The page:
Failure of commercial oral amino acid supplements to increase serum growth hormone concentrations in male body-builders

Int J Sport Nutr. 1993 Sep;3(3):298-305. doi: 10.1123/ijsn.3.3.298.


Amino acids are commonly ingested as ergogenic acids in the belief that they enhance protein synthesis and stimulate growth hormone release. The aim of this study was to determine the acute effect that amino acid supplements have on serum growth hormone (GH) concentration. Seven male body-builders reported to the laboratory on four occasions after an 8-hr fast and ingested, in random order, either a placebo, a 2.4-g arginine/lysine supplement, a 1.85-g ornithine/tyrosine supplement, or a 20-g BovrilR drink. Blood was collected before each treatment and again every 30 minutes for 3 hours for the measurement of serum GH concentration. On a separate occasion, subjects had an intravenous infusion of 0.5 microgram GH-releasing body weight to confirm that GH secretory response was normal. The main finding was that serum GH concentrations were not altered consistently in healthy young males following the ingestion of the amino acid supplements in the quantities recommended by the manufacturers.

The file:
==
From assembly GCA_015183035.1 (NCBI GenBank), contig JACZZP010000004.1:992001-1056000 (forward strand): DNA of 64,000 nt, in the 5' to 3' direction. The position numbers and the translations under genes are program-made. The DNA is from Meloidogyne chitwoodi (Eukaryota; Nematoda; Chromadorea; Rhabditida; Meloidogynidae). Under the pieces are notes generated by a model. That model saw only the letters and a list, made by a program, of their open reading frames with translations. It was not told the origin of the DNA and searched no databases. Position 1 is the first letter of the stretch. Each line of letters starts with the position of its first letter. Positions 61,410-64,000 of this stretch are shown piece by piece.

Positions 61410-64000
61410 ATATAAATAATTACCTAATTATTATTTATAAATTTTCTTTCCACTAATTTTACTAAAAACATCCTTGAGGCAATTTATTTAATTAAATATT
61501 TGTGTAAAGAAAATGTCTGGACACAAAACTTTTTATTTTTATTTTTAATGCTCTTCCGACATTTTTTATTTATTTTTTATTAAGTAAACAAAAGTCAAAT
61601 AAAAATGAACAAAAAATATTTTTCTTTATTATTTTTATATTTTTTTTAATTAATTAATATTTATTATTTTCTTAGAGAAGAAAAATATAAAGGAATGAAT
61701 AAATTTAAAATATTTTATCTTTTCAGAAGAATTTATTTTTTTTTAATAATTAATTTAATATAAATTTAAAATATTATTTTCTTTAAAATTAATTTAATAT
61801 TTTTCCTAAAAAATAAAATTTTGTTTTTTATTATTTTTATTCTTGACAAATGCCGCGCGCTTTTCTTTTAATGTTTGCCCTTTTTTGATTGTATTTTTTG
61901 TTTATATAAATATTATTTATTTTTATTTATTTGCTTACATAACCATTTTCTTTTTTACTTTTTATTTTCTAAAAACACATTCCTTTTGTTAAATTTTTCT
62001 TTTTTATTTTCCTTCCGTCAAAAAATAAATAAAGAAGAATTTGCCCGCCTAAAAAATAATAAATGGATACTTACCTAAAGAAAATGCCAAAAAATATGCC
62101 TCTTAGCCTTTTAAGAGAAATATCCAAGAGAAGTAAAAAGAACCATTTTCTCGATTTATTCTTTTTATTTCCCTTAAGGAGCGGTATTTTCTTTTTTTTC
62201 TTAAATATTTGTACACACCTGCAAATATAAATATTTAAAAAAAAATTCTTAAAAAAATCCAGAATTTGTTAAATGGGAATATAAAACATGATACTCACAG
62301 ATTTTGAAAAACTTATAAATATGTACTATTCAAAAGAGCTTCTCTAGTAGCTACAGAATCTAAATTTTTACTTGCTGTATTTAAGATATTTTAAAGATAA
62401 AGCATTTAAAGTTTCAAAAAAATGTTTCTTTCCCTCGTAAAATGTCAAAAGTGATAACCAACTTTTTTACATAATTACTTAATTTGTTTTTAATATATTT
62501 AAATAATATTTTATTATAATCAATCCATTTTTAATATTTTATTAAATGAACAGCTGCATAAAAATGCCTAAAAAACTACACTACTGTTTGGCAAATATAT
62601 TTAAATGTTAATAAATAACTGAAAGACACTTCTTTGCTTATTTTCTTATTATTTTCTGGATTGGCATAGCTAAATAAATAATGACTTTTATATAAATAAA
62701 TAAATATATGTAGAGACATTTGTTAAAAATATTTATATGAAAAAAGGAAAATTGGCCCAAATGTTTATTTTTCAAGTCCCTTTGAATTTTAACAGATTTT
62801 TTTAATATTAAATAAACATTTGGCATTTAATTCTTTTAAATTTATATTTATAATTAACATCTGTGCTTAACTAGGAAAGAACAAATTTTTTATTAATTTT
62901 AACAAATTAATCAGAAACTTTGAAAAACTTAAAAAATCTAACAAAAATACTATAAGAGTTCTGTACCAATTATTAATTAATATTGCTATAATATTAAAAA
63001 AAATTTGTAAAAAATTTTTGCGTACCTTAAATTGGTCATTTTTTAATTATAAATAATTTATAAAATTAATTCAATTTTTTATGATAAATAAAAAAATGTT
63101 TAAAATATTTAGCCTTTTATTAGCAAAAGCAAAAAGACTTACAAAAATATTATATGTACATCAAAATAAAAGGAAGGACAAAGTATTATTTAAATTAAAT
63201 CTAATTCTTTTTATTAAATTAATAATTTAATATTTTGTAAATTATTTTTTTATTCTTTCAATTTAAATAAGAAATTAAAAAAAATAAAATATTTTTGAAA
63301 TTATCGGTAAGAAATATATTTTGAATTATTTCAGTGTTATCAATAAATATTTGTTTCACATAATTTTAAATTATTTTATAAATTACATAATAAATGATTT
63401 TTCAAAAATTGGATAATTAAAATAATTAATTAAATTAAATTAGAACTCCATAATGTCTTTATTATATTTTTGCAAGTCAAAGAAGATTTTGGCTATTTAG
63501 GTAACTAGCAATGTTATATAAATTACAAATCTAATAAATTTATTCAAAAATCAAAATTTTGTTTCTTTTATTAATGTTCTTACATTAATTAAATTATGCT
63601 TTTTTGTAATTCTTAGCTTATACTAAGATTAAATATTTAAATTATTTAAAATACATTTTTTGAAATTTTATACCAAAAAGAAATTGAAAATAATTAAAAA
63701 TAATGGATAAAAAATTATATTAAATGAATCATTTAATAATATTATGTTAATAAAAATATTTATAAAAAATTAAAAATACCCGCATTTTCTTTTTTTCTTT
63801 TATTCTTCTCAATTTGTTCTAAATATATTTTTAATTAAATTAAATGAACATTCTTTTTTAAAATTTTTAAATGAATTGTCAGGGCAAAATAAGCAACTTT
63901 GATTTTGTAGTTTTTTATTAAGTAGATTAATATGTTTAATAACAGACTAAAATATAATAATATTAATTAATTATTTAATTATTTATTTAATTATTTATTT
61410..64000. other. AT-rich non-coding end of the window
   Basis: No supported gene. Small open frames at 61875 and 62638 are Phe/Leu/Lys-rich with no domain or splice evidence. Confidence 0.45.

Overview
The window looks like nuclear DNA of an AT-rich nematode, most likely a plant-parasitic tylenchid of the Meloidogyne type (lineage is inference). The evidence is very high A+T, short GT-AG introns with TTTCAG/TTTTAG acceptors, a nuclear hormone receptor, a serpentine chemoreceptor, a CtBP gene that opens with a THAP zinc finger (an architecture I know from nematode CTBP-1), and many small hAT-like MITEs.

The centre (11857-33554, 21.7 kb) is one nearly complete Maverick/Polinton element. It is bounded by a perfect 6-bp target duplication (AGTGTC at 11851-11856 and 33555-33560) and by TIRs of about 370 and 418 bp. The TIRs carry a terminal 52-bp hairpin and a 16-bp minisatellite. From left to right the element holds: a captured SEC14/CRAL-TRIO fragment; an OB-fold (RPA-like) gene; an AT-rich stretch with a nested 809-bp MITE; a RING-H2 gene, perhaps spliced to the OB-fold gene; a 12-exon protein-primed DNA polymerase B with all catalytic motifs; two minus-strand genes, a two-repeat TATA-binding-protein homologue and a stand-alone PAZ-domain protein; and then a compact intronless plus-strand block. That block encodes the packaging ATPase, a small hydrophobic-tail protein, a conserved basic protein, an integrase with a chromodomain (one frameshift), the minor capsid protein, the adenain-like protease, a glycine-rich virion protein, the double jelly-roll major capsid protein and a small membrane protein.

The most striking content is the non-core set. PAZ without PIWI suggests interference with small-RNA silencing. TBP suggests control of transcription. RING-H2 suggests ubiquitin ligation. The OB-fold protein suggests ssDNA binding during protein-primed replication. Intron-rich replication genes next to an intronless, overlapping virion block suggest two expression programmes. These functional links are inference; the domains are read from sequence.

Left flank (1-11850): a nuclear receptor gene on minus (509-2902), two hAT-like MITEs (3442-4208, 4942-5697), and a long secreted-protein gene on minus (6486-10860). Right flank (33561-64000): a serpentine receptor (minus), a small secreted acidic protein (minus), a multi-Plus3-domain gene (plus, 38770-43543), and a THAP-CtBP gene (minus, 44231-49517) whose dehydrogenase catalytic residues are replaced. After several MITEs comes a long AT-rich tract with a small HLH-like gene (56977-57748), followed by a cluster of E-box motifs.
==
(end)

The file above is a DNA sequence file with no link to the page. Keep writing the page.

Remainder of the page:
Publication types

  • Clinical Trial
  • Randomized Controlled Trial
  • Research Support, Non-U.S. Gov't

MeSH terms

  • Administration, Oral
  • Adult
  • Amino Acids / administration & dosage
  • Amino Acids / pharmacology*
  • Growth Hormone / administration & dosage
  • Growth Hormone / blood
  • Growth Hormone / drug effects*
  • Humans
  • Male
  • Weight Lifting / physiology*


  • Amino Acids
  • Growth Hormone